'It was a blast': Walla Walla Balloon Stampede pilots paint the sky (2024)

The roar of propane burners echoed through the Valley Thursday, May 11, as hot air balloonists from across the United States took off for the 47th annual Walla Walla Balloon Stampede.

At the crack of dawn, preparations for inflating their balloons began at Howard-Tietan park, with dozens of pilots and crew members greeting each other with warm embraces and beaming smiles, fostering the sense of camaraderie within the hot air ballooning community.

After a quick briefing about the weather and the do's and don'ts at the event, groups of people meandered across the dewy grass to lay out tarps and pull out their baskets.

Working as teams, people seamlessly put the balloons together, tying knots, buckling clips and setting equipment into place.

At long last, the baskets were set upright, the propane burners ignited, and a comfortable wave of heat came from overhead as the balloons inflated.

Willy Wonka and the Choclate Factory's "I've Got a Golden Ticket," played over speakers as colorful hot air balloons lifted off the ground.

Freedom Flight Inc.

The Freedom Flight balloon soared 1,000 feet above Walla Walla and the quilted fields of the Palouse were visible for miles.

Luke Cesnik, chief hot air balloon pilot for Freedom Flight, said if he could, he would always be in the air.

"I'll fly anything I can get my hands on," Cesnik said. "I've been that way since I was 15."

Raised in St. Cloud, Minn., Cesnik said he recalls riding his bicycle to the airport to observe planes taking off and landing. The experience inspired him to save up for flying lessons, and by the age of 16, he achieved his goal of flying solo. Later on, Cesnik enlisted in the U.S. Air Force.

He said he decided to add hot air balloon pilot to his resume when he took a flight in 1990. He has been flying since and joined Freedom Flight as a volunteer pilot.

Freedom Flight is a nonprofit 501(c)(3) organization that flies hot air balloons to support the Prisoner of War, POW, and the Missing in Action, MIA, issues. All pilots and crew members are unpaid volunteers who use the hot air balloons to promote awareness for POW and MIA issues around the world. Donations can be made at freedomflight.org.

Cesnik said Freedom Flight is doing anywhere from 40 to 50 events a year between nine volunteer pilots and four balloons.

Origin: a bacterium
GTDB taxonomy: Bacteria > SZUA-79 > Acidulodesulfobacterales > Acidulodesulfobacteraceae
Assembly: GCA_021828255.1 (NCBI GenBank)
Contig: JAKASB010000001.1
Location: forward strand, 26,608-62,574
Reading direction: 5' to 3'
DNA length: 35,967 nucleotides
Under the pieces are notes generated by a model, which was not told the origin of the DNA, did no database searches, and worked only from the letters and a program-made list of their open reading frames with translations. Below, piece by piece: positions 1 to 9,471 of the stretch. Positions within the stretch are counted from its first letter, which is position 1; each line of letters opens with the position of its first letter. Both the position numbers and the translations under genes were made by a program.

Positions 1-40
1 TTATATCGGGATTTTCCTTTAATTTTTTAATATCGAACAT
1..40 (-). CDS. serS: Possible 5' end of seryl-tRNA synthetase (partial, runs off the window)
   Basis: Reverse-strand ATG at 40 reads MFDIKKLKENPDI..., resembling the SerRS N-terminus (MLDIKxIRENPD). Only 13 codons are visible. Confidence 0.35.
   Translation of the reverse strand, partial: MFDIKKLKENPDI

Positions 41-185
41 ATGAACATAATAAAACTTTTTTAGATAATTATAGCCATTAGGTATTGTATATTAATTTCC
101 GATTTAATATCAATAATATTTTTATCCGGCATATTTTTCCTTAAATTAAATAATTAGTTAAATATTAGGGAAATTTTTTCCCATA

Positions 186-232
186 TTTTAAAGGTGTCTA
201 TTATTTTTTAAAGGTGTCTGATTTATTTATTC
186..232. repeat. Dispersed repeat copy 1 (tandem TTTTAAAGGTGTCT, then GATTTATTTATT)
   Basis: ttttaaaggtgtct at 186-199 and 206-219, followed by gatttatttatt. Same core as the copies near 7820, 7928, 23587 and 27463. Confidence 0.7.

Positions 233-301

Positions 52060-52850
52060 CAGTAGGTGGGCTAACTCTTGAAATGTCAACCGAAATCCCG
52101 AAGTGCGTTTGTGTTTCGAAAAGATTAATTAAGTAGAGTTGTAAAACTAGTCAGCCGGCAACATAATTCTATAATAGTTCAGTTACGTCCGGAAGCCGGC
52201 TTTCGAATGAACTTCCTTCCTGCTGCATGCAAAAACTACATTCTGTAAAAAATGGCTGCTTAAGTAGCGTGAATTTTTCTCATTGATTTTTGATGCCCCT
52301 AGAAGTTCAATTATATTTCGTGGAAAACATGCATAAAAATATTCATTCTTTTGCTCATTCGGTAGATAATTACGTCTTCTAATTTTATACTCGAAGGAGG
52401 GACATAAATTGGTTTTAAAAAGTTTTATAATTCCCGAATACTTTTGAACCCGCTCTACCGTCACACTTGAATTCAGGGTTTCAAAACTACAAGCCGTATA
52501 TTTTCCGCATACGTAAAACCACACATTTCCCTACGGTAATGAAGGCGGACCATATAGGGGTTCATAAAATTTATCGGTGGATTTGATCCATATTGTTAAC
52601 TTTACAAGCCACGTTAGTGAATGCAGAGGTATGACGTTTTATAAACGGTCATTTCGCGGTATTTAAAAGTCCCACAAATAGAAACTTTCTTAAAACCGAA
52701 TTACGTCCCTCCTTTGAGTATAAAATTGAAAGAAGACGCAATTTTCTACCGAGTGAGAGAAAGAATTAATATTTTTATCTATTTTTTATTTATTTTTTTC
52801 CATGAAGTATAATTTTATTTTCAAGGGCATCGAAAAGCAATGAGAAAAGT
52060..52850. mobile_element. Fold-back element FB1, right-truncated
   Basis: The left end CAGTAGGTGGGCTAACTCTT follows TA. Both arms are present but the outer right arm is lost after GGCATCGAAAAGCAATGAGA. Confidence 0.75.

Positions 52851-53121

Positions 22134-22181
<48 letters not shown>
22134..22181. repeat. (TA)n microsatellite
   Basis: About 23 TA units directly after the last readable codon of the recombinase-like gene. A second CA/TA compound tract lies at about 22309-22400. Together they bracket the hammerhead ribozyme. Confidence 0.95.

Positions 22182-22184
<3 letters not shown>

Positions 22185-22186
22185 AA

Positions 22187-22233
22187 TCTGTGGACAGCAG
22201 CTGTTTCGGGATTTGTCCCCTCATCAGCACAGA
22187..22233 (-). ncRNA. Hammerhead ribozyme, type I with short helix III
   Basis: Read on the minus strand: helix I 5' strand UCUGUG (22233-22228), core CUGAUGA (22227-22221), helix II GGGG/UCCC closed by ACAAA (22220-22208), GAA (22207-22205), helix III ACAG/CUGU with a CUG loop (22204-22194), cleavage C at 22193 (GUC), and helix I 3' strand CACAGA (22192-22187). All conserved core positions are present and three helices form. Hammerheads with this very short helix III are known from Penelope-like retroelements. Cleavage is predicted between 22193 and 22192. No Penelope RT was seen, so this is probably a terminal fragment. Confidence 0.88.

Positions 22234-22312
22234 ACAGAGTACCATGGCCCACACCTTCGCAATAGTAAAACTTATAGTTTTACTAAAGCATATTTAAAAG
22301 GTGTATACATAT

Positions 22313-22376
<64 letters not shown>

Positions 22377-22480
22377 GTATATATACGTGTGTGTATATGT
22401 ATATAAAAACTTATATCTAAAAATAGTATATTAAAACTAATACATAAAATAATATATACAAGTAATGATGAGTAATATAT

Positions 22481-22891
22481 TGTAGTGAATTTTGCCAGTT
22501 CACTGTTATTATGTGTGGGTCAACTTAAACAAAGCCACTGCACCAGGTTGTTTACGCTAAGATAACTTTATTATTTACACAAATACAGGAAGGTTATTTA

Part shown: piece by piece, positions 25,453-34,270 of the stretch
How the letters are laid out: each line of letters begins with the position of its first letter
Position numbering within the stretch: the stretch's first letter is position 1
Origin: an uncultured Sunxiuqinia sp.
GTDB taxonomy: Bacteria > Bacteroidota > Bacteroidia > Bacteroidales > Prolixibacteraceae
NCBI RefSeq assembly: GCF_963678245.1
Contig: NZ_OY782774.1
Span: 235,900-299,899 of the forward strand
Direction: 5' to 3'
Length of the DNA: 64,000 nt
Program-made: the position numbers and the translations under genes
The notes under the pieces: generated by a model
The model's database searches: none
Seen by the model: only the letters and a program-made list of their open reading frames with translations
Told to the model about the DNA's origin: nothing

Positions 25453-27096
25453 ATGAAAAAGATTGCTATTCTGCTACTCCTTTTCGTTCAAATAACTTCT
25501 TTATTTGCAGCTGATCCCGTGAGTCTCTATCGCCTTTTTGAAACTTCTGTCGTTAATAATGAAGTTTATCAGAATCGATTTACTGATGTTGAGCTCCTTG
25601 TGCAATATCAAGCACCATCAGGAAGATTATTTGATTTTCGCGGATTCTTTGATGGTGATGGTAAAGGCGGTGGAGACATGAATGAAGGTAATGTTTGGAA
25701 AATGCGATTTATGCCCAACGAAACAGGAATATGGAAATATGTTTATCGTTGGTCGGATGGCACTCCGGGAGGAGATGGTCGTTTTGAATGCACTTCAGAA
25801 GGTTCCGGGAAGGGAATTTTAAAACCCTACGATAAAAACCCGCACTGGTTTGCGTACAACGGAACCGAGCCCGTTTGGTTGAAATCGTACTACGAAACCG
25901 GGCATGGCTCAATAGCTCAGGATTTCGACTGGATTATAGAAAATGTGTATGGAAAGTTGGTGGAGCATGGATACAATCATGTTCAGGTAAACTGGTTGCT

Soft landing

Brushing the tops of trees, the balloon descended gently into the middle of a soccer field at the Mill Creek Sportplex. A lone soccer player stopped practicing to watch the basket lightly bounce across the ground and then come to a stop.

The balloon was disassembled and put back into a trailer and Cesnik gathered passengers, crew and volunteers to give a brief history of hot air balloon flight.

At the end of the lecture, the crew members of Freedom Flight came together and recited "The Balloonists Prayer," which is commonly said after a safe flight.

"The winds have welcomed you with softness. The sun has blessed you with its warm hands. You have flown so high and so well that God has joined you in your laughter and gently set you back again into the loving arms of Mother Earth."

Then everyone shared a champagne toast.

"This is Freedom Flight the POW/MIA hot air ballooning team," Cesnik said. "Today we flew in freedom for the over 80,000 people who we represent when we fly this balloon and all the family members that are still waiting. I propose a toast that the Prisoners of War and the Missing in Action all be accounted for. That the families get closure, and we continue to fly in peace."

Chris Gardner has been volunteering with Walla Walla Balloon Stampede for more than 10 years. She helps get the balloons inflated and helps take them apart when they land.

Gardner said working with hot air balloons is well worth an early start to the day, many times before the sun rises.

"We're addicted to hot air ballooning," Gardner said. "It's amazing to watch them float up and away."

Gardner's daughter, Ashley, said although her mom made her participate as a ground crew member, she reaped some of the benefits of volunteering such as missing school and eventually taking a flight. She said her first flight had a "bit of a bumpy landing," but it hasn't deterred her from going back up.

Recalling her daughter's first ride, Chris Gardner said, "I kept thinking she's OK because there's sort of a 'there's a spider scream,' a 'this is fun-but-scary scream' and there's an 'absolute terror scream,' Gardner said. "Hers was just pure joy."

Staff Sgt. Kyle Kuiawa had never been in a hot air balloon before. His initial flight had been canceled but he happened to walk past Freedom Flight and was invited to go up, which was seemingly perfect timing.

Despite being 1,000 feet above ground level, he described the experience as peaceful.

"Would I do it again," Kuiawa asked. "Definitely. It was a blast."

'It was a blast': Walla Walla Balloon Stampede pilots paint the sky (2024)


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